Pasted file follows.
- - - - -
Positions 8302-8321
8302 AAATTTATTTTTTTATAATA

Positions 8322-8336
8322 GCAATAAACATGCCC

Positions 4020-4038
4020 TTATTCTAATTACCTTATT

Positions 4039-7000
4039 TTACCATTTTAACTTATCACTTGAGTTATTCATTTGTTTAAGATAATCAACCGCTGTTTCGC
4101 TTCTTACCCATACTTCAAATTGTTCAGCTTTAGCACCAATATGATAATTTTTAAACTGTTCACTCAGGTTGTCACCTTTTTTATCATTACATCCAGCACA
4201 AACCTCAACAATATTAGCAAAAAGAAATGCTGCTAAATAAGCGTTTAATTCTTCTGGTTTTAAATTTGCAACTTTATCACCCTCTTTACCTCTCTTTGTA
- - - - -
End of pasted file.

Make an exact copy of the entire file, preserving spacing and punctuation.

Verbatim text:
Positions 8302-8321
8302 AAATTTATTTTTTTATAATA

Positions 8322-8336
8322 GCAATAAACATGCCC

Positions 4020-4038
4020 TTATTCTAATTACCTTATT

Positions 4039-7000
4039 TTACCATTTTAACTTATCACTTGAGTTATTCATTTGTTTAAGATAATCAACCGCTGTTTCGC
4101 TTCTTACCCATACTTCAAATTGTTCAGCTTTAGCACCAATATGATAATTTTTAAACTGTTCACTCAGGTTGTCACCTTTTTTATCATTACATCCAGCACA
4201 AACCTCAACAATATTAGCAAAAAGAAATGCTGCTAAATAAGCGTTTAATTCTTCTGGTTTTAAATTTGCAACTTTATCACCCTCTTTACCTCTCTTTGTA